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17,000 Tiehms buckwheat, rare wildflowers of Nevada, destroyed

Burmese roofed turtle is rescued from extinction

September 4, 2020 by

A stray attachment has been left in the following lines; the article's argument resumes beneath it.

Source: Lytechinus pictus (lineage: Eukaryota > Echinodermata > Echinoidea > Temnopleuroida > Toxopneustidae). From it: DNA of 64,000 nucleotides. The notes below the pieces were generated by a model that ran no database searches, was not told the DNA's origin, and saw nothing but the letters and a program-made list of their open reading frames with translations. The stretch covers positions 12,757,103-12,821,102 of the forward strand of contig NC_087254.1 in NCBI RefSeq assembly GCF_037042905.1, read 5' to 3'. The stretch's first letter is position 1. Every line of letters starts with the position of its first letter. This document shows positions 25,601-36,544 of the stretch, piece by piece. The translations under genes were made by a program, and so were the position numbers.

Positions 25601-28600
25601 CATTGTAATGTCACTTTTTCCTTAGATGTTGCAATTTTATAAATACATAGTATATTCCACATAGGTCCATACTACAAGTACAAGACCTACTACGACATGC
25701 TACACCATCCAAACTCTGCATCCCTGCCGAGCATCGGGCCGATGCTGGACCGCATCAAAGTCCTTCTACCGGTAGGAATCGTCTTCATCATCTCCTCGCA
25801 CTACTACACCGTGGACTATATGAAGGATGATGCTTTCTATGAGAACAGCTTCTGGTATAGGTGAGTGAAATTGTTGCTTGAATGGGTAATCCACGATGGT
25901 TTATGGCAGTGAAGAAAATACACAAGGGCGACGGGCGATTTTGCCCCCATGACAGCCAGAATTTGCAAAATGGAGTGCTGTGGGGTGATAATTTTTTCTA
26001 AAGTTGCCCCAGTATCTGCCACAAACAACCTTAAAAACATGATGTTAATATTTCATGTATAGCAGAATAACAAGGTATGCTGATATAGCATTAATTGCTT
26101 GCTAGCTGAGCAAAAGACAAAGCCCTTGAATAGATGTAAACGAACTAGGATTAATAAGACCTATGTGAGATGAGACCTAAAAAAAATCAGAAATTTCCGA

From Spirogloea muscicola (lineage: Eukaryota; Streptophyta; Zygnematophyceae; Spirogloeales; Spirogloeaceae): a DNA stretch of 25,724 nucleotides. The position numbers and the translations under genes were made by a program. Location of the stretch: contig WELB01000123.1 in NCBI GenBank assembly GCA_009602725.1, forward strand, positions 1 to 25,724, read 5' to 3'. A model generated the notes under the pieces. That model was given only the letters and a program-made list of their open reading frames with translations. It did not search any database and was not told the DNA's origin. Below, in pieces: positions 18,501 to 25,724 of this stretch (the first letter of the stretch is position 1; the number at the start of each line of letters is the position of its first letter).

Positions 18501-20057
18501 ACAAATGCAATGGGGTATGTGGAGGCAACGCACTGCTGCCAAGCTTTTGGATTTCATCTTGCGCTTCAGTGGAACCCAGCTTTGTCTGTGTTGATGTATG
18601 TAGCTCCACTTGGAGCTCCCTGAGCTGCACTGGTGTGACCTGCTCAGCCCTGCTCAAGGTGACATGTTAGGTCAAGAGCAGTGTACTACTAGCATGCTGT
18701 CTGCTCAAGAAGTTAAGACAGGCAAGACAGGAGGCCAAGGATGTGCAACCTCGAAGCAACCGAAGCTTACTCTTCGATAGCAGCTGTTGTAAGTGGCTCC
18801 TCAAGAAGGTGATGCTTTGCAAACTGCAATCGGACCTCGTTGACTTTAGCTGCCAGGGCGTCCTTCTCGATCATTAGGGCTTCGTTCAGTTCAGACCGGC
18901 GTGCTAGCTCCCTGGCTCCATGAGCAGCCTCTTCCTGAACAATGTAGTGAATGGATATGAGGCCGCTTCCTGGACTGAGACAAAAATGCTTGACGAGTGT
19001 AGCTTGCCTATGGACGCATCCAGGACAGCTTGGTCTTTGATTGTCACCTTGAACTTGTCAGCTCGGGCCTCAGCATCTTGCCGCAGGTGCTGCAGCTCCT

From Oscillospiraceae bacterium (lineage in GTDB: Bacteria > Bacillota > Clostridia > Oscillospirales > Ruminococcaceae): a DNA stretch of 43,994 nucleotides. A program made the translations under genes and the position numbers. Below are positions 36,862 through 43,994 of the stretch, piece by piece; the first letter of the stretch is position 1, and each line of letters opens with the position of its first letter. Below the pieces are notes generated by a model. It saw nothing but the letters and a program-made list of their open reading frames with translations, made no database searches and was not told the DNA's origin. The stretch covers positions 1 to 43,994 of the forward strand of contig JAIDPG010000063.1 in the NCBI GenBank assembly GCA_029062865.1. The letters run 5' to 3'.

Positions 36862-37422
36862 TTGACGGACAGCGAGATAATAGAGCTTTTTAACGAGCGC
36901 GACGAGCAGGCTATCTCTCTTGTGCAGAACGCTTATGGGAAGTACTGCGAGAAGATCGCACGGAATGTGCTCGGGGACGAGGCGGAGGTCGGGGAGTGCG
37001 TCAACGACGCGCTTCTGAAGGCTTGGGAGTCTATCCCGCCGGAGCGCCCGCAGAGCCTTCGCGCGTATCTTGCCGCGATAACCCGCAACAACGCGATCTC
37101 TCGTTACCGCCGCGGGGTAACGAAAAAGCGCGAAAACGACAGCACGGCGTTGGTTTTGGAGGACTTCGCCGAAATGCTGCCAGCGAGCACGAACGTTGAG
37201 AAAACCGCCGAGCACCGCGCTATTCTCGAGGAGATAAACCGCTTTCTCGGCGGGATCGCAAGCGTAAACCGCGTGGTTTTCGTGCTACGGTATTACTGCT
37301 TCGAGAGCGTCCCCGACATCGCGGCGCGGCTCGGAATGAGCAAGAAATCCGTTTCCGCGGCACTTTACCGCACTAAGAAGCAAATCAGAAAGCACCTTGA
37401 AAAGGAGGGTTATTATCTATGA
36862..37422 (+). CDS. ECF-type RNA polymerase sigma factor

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The Burmese roofed turtle has been saved from the brink of extinction. The turtle had not been seen for over 20 years, leading many conservationists to assume that it was extinct . But in 2001, one Burmese roofed turtle was spotted in markets in Myanmar, sparking interest among scientists. From this point forward, efforts to save the endangered species were put in place by scientists in collaboration with the government of Myanmar. The efforts have paid off, with nearly 1,000 of these turtles existing today. The Burmese roofed turtle is a giant Asian river turtle that is characterized by its large eyes and small, natural smile. Since the sighting of a surviving turtle in Myanmar about 20 years ago, the population of the turtles has been increased to about 1,000, thanks to serious conservation efforts. Some of the turtles have already been released to the wild, while the others are still within captivity. Related: This turtle with a green mohawk is one of the most endangered reptiles in the world These turtles were once thriving around the mouth of the Irrawaddy river in Myanmar. But by the mid-20th century, fishing and overharvesting led to a significant drop in the number of turtles. For years, the state of the species was unknown, given that Myanmar had closed its borders. Scientists could not access the country and, as a result, could not make any efforts to save the turtles. By the time Myanmar reopened its borders in the 1990s, scientists could not find any Burmese roofed turtles and began to believe that they were extinct . “We came so close to losing them. If we didn’t intervene when we did, this turtle would have just been gone,” Steven Platt, a herpetologist at the Wildlife Conservation Society, told The New York Times . Turtles and tortoises are among the most vulnerable species globally. About half of the planet’s turtle and tortoise species , a total of 360 living species, are threatened. The scenario is especially bad for species across Asia, where turtles and tortoises are affected by habitat loss, climate change and hunting for consumption. But the recent good news on the growing population of Burmese roofed turtles gives hope that concerted conservation efforts can continue to save more vulnerable species. Via The New York Times and Wildlife Conservation Society Image via Wildlife Conservation Society